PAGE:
In an auction, bid shading is the practice of a bidder placing a bid that is below what they believe a bid is worth.
Bid shading is used for one of two purposes. In a common value auction with incomplete information, bid shading is used to compensate for the winner's curse. In such auctions, the bid is worth the same amount to all bidders, but bidders don't know the value of the good and must independently estimate it. Since all bidders value the good equally, the winner will generally be the bidder whose estimate of the value is largest. But if we assume that in general bidders estimate the value accurately, then the highest bidder has overestimated the good's value and will end up paying more than it is worth. In other words, winning the auction carries bad news about a bidder's value estimate. A savvy bidder will anticipate this, and reduce their bid accordingly.
Bid shading is also used in first-price auctions, where the winning bidder pays the amount of his bid. If a participant bids an amount equal to their value for the good, they would gain nothing by winning the auction, since they are indifferent between the money and the good. Bidders will optimize their expected value by accepting a lower chance of winning in return for a higher payoff if they win.
In a first-price common value auction, a savvy bidder should shade for both of the above purposes.
Bid shading is not only a normative theoretical construct, it was detected in the above-mentioned real world auction markets.Previous theoretical work on sequential auctions focused either on bid shading in an exogenous sequence of auctions, or on strategic auctioning to short-lived buyers, who never want to shade their bids. This paper provides the first model of a sequential auction with both endogenous strategic selling and forward-looking longer-lived buyers who can shade their bids. The model’s contribution is the analysis of the best response of the seller to strategic bid shading, and the exposition of a market equilibrium, in which bidders do not always shade. The most related model of bidding is Jeitschko (1999), who finds that relatively to exogenous and certain future supply, exogenous but uncertain future supply leads to a proportional bid increase. In contrast, high-valuation bidders shade more than low valuation bidders here. The most related model of optimal sequential auctioning by Vulcano, van Ryzin, and Maglaras (2002) (VRM), who study a monopolist selling to unit-demand strategic buyers who each only lives for one period. While VRM’s bidders do not shade their bids by assumption, strategic sequential auctioning has an effect on their bidding strategy because they are forward-looking: there is an incentive to overbid and make the seller sell more units in the current period than would be optimal for her.
An auction is usually a process of buying and selling goods or services by offering them up for bid, taking bids, and then selling the item to the highest bidder or buying the item from the lowest bidder. Some exceptions to this definition exist and are described in the section about different types. The branch of economic theory dealing with auction types and participants' behavior in auctions is called auction theory.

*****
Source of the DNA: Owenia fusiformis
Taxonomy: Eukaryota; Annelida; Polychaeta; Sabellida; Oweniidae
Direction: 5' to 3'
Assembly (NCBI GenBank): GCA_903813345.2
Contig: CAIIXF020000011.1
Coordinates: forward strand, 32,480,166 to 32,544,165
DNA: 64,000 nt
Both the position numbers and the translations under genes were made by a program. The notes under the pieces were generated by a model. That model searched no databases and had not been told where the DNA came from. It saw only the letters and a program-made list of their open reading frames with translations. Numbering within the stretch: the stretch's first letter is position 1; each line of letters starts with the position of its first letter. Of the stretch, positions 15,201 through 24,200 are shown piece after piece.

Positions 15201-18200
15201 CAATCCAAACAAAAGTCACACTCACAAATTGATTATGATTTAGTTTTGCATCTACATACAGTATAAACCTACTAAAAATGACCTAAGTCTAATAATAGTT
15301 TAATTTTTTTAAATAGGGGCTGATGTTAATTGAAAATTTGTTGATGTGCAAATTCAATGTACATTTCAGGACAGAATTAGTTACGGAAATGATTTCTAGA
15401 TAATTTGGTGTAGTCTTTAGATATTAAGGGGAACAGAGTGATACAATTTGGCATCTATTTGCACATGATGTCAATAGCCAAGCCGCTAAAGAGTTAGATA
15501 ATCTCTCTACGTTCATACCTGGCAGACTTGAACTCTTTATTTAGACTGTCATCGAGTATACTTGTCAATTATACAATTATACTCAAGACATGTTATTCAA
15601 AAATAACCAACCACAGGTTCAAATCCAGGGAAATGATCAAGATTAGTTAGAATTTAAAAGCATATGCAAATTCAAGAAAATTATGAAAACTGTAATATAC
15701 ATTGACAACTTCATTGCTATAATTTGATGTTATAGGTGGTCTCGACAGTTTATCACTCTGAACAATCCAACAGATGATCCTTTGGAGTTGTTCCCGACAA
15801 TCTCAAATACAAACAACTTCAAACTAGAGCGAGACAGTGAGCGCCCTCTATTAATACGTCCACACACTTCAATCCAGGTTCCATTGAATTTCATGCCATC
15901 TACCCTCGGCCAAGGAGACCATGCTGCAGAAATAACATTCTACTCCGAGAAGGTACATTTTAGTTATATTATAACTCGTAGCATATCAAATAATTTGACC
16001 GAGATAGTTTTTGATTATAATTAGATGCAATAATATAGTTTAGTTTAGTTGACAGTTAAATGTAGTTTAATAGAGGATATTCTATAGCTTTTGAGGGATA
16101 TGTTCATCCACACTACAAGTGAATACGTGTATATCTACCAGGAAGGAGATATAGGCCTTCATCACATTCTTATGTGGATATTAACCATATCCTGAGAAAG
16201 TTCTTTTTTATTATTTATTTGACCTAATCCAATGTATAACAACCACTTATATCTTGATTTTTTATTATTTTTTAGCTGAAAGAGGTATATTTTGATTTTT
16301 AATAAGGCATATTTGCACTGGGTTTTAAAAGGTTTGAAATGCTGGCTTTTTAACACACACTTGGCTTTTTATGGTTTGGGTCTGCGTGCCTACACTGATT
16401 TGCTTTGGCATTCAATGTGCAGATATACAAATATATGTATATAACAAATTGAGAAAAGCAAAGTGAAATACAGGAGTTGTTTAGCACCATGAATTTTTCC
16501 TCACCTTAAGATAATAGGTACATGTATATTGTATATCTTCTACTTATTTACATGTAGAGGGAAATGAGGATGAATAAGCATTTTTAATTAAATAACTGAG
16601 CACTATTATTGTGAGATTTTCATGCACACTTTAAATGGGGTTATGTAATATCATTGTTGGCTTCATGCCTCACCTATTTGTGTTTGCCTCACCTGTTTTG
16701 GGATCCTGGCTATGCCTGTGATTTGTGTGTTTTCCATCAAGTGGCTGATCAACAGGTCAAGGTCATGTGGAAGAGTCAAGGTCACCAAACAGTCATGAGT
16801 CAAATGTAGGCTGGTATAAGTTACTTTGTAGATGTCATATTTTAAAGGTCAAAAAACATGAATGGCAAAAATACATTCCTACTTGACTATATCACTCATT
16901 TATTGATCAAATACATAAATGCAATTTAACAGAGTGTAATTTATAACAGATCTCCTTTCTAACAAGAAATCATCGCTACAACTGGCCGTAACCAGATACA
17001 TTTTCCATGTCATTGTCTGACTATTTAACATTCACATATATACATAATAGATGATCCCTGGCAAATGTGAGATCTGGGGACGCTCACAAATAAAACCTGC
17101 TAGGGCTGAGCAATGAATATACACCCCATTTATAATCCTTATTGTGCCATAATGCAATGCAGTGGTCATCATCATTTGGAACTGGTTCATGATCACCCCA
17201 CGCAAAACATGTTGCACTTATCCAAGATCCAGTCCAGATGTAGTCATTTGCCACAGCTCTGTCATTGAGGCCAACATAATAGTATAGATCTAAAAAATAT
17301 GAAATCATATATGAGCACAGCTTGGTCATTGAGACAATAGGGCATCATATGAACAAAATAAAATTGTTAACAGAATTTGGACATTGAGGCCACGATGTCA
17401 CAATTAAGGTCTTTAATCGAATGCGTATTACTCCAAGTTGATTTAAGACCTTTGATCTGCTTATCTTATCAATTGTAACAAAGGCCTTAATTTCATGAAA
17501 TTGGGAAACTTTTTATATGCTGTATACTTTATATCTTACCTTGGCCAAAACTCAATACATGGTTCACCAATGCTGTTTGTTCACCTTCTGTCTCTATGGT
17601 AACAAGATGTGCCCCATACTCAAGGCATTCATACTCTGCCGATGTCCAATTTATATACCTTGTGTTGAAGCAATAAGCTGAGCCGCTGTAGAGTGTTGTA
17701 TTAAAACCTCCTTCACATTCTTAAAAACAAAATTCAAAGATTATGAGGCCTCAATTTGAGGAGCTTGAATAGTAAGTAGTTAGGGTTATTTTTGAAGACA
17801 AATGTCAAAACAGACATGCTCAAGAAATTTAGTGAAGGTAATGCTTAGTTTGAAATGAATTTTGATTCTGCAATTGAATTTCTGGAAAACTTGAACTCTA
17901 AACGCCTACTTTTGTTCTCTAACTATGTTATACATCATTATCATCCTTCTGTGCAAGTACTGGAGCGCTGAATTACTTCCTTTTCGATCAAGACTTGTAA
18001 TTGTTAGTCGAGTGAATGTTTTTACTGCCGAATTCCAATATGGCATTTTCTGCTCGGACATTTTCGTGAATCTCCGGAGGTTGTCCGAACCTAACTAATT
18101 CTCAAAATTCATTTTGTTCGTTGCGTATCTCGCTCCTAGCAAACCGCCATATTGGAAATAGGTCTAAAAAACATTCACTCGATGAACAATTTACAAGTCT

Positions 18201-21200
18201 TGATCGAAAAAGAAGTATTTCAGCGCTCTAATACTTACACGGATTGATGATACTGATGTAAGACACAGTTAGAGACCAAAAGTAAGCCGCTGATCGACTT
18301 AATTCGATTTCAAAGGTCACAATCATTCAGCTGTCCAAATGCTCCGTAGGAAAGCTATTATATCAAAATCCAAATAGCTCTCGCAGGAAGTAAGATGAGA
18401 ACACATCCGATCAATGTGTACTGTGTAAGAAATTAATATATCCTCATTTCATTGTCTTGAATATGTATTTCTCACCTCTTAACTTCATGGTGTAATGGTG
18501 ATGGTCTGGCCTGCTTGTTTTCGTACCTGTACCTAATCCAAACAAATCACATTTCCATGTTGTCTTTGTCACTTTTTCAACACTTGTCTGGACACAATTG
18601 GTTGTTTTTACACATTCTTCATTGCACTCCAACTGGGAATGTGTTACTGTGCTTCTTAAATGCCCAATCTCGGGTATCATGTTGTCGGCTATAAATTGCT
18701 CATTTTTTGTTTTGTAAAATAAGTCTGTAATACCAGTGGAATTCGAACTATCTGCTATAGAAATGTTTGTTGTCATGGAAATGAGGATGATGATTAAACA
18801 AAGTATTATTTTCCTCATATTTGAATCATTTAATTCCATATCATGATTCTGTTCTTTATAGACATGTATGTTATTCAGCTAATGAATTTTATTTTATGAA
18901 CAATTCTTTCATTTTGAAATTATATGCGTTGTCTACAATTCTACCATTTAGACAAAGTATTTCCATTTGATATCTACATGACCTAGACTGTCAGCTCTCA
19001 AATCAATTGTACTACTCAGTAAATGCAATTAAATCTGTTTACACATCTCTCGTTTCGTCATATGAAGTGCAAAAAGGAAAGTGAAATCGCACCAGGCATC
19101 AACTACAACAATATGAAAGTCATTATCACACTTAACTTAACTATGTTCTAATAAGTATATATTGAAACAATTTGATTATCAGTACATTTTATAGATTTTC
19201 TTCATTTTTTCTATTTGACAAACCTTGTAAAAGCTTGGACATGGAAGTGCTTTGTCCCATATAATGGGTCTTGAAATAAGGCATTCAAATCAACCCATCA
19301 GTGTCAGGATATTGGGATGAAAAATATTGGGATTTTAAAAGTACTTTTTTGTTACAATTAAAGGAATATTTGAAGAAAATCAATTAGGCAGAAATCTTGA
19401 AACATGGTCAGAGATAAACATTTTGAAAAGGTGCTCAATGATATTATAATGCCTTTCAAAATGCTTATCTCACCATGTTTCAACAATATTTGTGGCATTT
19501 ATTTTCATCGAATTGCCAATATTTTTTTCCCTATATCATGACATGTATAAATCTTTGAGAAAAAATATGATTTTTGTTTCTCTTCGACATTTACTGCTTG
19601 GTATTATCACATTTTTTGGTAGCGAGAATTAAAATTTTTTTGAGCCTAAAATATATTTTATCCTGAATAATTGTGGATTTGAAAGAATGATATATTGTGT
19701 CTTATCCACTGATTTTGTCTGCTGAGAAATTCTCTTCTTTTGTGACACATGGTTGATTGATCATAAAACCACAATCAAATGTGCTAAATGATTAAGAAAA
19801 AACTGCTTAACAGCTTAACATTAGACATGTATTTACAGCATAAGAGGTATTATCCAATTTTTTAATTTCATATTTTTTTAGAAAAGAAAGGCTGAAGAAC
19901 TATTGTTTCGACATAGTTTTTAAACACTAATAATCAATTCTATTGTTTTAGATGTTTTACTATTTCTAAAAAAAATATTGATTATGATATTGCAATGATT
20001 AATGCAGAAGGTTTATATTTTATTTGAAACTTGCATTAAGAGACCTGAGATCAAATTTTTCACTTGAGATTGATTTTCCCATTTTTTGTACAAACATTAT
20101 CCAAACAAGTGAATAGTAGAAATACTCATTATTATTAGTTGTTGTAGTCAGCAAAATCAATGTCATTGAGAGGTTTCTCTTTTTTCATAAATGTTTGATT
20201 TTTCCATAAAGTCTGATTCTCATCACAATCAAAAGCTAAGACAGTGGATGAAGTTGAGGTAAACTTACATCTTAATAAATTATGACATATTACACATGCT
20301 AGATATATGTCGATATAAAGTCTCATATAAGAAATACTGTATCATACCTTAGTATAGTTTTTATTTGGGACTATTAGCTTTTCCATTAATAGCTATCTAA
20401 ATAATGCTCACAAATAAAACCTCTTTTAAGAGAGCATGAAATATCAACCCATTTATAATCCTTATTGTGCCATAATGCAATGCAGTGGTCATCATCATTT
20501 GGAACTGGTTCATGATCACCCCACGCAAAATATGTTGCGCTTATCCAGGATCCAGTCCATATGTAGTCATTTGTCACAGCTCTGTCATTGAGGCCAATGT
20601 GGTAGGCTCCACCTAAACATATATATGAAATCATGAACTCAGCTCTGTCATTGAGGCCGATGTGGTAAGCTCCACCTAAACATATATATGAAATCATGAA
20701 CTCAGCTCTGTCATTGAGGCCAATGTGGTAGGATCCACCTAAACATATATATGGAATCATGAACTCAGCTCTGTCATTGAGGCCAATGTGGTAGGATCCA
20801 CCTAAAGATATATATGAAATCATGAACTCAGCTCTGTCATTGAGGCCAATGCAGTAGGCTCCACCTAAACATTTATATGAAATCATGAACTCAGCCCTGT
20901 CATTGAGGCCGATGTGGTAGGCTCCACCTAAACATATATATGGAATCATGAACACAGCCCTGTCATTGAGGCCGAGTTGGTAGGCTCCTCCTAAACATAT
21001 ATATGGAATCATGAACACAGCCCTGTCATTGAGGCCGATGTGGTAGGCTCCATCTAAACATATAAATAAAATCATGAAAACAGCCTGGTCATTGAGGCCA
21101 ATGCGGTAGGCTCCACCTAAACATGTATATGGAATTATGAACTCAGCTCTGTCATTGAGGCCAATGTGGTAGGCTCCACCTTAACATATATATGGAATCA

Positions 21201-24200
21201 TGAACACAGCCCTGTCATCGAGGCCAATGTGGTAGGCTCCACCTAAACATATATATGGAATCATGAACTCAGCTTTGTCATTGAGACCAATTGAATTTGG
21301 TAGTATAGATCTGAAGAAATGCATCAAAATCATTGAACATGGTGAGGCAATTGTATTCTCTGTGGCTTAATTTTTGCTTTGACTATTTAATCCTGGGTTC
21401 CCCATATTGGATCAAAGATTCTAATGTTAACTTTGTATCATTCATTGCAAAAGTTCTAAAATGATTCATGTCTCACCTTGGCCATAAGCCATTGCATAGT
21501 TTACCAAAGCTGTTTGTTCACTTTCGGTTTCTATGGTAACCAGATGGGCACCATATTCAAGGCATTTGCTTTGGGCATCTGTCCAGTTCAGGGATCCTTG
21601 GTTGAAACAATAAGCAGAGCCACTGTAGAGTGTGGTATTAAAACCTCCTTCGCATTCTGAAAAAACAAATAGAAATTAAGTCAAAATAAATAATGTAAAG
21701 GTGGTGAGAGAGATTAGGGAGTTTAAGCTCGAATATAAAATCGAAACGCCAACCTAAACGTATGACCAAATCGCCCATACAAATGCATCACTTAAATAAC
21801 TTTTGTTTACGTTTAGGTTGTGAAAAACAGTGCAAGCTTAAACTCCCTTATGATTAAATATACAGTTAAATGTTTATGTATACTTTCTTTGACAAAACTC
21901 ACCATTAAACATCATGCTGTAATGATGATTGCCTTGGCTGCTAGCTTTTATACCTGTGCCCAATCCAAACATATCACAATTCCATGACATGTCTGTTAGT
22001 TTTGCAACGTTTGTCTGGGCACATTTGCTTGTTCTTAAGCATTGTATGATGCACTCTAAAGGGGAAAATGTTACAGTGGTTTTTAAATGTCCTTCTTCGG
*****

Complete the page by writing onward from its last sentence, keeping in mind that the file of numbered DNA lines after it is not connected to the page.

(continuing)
The winner's curse is a phenomenon that may occur in common value auctions, where all bidders have the same value for an item but receive different private signals about this value and wherein the winner is the bidder with the most optimistic evaluation of the asset and therefore will tend to overestimate and overpay. Accordingly, the winner will be "cursed" in one of two ways: either the winning bid will exceed the value of the auctioned asset making the winner worse off in absolute terms, or the value of the asset will be less than the bidder anticipated, so the bidder may garner a net gain but will be worse off than anticipated. However, an actual overpayment will generally occur only if the winner fails to account for the winner's curse when bidding.
An online auction is an auction which is held over the internet. Like auctions in general, online auctions come in a variety of types like ascending English auctions, descending Dutch auctions, first-price sealed-bid, Vickrey auctions and others, which are sometimes not mutually exclusive.
A Vickrey auction is a type of sealed-bid auction. Bidders submit written bids without knowing the bid of the other people in the auction. The highest bidder wins but the price paid is the second-highest bid. This type of auction is strategically similar to an English auction and gives bidders an incentive to bid their true value. The auction was first described academically by Columbia University professor William Vickrey in 1961 though it had been used by stamp collectors since 1893. In 1797 Johann Wolfgang von Goethe sold a manuscript using a sealed-bid, second-price auction.
Paul Robert Milgrom is an American economist. He is the Shirley and Leonard Ely Professor of Humanities and Sciences at Stanford University, a position he has held since 1987. Milgrom is an expert in game theory, specifically auction theory and pricing strategies. He is the co-creator of the no-trade theorem with Nancy Stokey. He is the co-founder of several companies, the most recent of which, Auctionomics, provides software and services that create efficient markets for complex commercial auctions and exchanges.